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GSR

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About GSR

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  1. They only take questions one hour early in the morning. So far no luck ever getting through. The local office is only open two afternoons a week to accept plans.
  2. I have read a lot about the new requirement for solar on new construction in California in 2020, but can't seem to find a clear unambiguous description of what capacity system is required, even on California government sites. Does someone know what the requirement really is. I know what solar companies say I should need, and I know what I really need, but what will California say I need for a new system when I try an pull a permit? I am trying to spec out a system for a 6,000 square foot house (two floors, excluding basement and attic) in the mountains of southern California. My current electricity usage is a yearly maximum of 6.7 kWh daily average for a house that is about 1500 sq ft, with gas heating and appliances. To keep the state happy, what capacity system (in Watts) will the state require to issue a permit for this 6,000 sq ft dwelling, with one occupant, gas appliances and gas forced air heating, and no air conditioning (not needed in the mountains). House will receive abundant sunlight - no shading at all. Driving around southern California I notice that new construction with solar panels (built second half of 2019) have about 8-9 panels for fairly large houses (your typical SoCal built to the property line houses). For typical panels that would seem to be less than 3,000 W.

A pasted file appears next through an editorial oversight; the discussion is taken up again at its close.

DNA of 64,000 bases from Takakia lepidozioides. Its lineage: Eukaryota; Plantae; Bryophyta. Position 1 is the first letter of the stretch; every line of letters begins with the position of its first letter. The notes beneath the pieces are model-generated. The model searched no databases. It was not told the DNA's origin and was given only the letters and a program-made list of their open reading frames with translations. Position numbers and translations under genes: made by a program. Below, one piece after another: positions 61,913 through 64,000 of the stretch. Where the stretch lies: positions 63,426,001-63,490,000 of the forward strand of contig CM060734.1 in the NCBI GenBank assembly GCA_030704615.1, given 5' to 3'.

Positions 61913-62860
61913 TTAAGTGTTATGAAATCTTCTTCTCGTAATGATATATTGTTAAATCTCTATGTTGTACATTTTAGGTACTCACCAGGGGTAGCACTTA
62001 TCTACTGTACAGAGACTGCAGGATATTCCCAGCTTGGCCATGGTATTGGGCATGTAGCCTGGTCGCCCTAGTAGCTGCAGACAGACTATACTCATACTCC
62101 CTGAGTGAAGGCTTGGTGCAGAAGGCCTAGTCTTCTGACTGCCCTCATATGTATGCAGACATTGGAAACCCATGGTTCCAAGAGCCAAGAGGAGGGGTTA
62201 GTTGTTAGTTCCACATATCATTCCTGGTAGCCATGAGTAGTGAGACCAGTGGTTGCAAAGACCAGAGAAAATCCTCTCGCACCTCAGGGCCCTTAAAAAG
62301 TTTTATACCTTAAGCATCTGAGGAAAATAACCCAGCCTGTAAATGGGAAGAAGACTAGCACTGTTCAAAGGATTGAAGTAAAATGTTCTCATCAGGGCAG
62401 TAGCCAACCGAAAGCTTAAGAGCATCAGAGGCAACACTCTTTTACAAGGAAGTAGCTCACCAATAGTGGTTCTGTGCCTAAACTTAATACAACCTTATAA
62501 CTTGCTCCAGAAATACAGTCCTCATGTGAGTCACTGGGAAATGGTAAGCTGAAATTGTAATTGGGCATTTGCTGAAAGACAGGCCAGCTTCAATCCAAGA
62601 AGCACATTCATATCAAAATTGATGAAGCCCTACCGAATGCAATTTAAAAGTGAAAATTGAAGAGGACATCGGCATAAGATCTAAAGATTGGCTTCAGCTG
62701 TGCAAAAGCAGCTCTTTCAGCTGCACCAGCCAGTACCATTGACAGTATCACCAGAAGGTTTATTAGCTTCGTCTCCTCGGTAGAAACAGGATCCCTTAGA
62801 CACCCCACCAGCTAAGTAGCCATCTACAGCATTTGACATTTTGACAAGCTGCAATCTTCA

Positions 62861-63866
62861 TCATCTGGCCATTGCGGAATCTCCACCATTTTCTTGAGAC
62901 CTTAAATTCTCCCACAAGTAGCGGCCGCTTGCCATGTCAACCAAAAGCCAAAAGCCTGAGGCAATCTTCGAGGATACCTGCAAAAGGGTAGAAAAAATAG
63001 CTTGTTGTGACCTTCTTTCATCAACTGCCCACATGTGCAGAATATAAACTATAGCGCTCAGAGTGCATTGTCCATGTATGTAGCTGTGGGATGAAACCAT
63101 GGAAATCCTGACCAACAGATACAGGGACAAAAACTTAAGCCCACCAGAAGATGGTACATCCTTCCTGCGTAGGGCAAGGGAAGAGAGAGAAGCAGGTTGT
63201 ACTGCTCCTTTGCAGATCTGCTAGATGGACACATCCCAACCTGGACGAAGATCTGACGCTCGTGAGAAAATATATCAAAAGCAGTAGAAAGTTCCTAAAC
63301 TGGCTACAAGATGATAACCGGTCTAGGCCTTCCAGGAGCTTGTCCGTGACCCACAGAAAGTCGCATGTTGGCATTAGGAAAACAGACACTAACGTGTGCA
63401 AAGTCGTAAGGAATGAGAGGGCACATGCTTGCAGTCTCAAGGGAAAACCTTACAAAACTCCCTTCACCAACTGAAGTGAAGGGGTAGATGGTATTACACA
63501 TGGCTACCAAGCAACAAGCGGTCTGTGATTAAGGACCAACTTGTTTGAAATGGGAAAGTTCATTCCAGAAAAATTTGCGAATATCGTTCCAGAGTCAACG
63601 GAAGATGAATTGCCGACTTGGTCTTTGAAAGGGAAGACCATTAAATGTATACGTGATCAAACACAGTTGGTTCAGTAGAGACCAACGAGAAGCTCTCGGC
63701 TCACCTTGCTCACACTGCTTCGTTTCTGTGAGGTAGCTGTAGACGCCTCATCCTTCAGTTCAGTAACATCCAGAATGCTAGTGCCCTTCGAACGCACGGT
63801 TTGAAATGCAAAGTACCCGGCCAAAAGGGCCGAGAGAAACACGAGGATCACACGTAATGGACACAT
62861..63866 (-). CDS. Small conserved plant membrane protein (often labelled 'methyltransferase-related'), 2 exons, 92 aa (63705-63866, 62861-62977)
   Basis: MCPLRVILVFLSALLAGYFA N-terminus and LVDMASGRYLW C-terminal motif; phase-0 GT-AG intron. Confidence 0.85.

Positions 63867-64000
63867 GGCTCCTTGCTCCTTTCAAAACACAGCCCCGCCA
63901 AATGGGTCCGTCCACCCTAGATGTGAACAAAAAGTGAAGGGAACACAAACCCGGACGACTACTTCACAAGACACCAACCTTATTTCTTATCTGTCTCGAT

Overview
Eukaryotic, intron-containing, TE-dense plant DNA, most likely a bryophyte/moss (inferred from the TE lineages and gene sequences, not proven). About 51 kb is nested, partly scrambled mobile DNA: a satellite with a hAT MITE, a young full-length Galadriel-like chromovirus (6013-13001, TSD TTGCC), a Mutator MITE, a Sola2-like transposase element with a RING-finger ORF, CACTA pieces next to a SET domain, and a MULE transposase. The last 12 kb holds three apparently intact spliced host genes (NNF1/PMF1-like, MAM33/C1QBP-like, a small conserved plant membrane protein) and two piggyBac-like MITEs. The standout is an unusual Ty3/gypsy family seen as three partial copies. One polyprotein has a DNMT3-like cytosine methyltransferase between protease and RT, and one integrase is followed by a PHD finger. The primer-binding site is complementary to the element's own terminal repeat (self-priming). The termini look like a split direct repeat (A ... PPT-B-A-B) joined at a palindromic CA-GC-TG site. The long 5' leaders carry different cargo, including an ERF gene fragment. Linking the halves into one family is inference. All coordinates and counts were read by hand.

3. GSR

    Roof Design Question

    Thanks for the feedback. My take away so far is that a ridge board with rafter ties just won't work for my design goal. Most truss designs just don't give the floor area with 7 ft headroom needed. The only truss type I can find with no bottom chord that might work is a parallel chord truss. I recognize that eventually I have to get with a structural engineer, but before that I would like to know I have a design concept that will work. Then the engineer can work out the details to keep the building dept. happy. A huge self supported ridge girder remains an option, and provides the most floor area with 7 ft headroom (in a gable design). Since the girder is built up from smaller LVL members, it is manageable at the job site without a crane. Anyone have an idea how the cost compares to the cost of a truss design? I've priced the LVL components alone at just under $4,000 (7 X 18 X 100 ft, in five sections). Each member of the built up girder is 150-200 lbs each (lengths of each section vary), and would be assembled on the roof.
  4. GSR

    Roof Design Question